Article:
repne repeats until not equal. It will repeat until one of the two following conditions is met: ecx = 0 or ZF = 1. Each time it repeats the instruction, it decrements the value of ecx by 1 and checks if ZF = 1. As ecx = -1, it will never be 0. Therefore, the only condition stopping this loop is ZF = 1.

scasb scans the string in edi looking for the value in eax. For each iteration, scasb checks if the value of the address in edi is the value in eax (0). This means it will try to find the end of the string. For each iteration, it will increase the value of edi by 4 bytes, i.e. it will point to the next character, and “set the flags” (I couldn’t find good info about what it does, but I assume that at least it sets ZF to 1).

Let’s check some iterations:

1:
edi -> "ola ke ase"
edx -> "ola ke ase"
eax = 0
ecx = -1

2:
edi -> "la ke ase"
edx -> "ola ke ase"
eax = 0
ecx = -2

3:
edi -> "a ke ase"
edx -> "ola ke ase"
eax = 0
ecx = -3

[...]

N:
edi -> ""
edx -> "ola ke ase"
eax = 0
ecx = -12

As we can see, edi has been modified and now points to the end of buff. The registry ecx has changed too, but… What is that “-12”? We will see it in the next instructions.

neg ecx

edi -> ""
edx -> "ola ke ase"
eax = 0
ecx = 10

These two instructions come together because they are very straight forward. First, add 2 to ecx and then negate the result. So ecx + 2 = -12 + 2 = -10. -(-10) = 10, which is equal to the length of buff. ecx has been used as a counter and contains the length of buff.

ecx = strlen(buff);

Let’s keep going…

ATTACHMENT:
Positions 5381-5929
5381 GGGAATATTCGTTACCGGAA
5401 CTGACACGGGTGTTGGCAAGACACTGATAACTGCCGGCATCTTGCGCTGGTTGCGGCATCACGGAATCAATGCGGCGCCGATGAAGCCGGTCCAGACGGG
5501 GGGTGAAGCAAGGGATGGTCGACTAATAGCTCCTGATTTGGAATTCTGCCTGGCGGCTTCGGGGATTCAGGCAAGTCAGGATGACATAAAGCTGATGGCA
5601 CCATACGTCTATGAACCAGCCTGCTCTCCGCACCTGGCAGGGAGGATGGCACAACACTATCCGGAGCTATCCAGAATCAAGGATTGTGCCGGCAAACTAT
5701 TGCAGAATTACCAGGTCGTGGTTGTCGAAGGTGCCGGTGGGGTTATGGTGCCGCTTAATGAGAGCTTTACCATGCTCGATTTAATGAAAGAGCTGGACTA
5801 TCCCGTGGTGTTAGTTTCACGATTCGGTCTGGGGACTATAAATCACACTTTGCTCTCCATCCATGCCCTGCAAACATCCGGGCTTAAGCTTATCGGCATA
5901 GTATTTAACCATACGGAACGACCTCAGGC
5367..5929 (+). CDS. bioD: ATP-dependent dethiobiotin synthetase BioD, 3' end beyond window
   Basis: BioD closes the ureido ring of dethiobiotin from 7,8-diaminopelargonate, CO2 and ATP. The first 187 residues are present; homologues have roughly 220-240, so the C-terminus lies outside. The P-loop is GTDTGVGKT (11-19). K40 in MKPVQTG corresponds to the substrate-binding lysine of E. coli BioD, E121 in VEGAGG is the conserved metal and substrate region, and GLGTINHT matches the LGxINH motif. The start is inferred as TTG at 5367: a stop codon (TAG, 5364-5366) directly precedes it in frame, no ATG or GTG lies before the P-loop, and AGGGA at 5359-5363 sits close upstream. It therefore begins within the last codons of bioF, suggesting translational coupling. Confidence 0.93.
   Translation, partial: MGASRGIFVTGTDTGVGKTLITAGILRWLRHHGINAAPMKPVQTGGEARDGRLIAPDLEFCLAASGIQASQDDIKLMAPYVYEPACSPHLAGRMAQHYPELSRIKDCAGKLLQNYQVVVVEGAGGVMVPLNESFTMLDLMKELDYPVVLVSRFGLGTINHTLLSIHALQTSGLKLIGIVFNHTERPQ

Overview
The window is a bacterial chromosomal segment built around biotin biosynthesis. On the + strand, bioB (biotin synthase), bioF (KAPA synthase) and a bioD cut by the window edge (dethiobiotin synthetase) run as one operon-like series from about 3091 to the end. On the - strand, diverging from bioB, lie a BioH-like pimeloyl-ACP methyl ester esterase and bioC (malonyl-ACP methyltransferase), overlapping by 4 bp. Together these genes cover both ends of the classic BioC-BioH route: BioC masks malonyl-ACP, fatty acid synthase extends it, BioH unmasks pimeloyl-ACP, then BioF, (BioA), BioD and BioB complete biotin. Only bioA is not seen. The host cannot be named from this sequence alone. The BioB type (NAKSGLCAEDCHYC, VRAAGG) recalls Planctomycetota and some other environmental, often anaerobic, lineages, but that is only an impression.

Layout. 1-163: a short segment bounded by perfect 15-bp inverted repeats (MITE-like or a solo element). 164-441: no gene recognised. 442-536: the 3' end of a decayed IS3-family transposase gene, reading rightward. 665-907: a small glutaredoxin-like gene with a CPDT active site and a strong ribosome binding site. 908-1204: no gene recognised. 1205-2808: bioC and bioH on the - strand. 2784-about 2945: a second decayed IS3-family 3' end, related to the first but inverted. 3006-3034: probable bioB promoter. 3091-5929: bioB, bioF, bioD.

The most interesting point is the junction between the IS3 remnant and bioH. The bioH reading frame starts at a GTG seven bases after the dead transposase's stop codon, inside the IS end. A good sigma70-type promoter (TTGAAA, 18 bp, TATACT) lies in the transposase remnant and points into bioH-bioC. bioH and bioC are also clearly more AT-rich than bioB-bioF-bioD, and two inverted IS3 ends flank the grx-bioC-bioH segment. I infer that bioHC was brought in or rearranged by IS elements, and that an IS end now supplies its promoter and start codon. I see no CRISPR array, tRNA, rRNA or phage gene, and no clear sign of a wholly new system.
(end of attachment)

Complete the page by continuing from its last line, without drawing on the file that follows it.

mov al, [ebp+0Ch] //al = c

edi -> ""
edx -> "ola ke ase"
eax -> 'x'
ecx = 10

The lower byte of eax = ‘x’. As eax = 0 = 00000000, it just take the value ‘x’.

mov edi, edx //edi = buff

edi -> "ola ke ase"
edx -> "ola ke ase"
eax -> 'x'
ecx = 10

edi points to the beginning of buff. That’s why the software sets edx to buff in the second line: to be able to restore edi to use it again from the beginning with the instruction stosb.

rep stosb

We have two instructions again: rep and stosb.
rep (repeat), as repne, repeats the instruction until a condition is met. In this case, the condition is ecx = 0. Each repetition decreases the value on ecx by 1. As the initial value is 10, it will repeat the instruction stosb 10 times.
The instruction stosb (Store String) takes the value in al, and puts it where edi is pointing. Then, it increments edi by 4 again to point to the next character.

In short, rep stosb will set to ‘x’ every single character on buff. Let’s see some iterations:

rep stosb

1:
edi -> "la ke ase"
edx -> "xla ke ase"
eax -> 'x'
ecx = 9

2:
edi -> "a ke ase"
edx -> "xxa ke ase"
eax -> 'x'
ecx = 9

[...]

10:
edi -> ""
edx -> "xxxxxxxxxx"
eax -> 'x'
ecx = 0

In the first and second iterations, as edi and edx are pointing to the same memory address, the modification of edi affects edx.
This looks like an implementation of the c function memset(), so the pseudo-c code for this last part should be something like:

memset(buff, c, ecx); //remember we have the length of buff stored in ecx

And finally:

mov eax, edx

In Assembly, the return value of a function is the one stored in eax, so we can expect a ret instruction after this one.
And that’s it! In pseudo-c, the snippet would look like this:

char* foo(char *buff, uchar c)
{
int len = strlen(buff);
memset(buff, c, len);
return buff;
}

Or even like this, since we can’t see any space allocation for the local variable in the code:

char* foo(char *buff, uchar c)
{
memset(buff, c, strlen(buff));
return buff;
}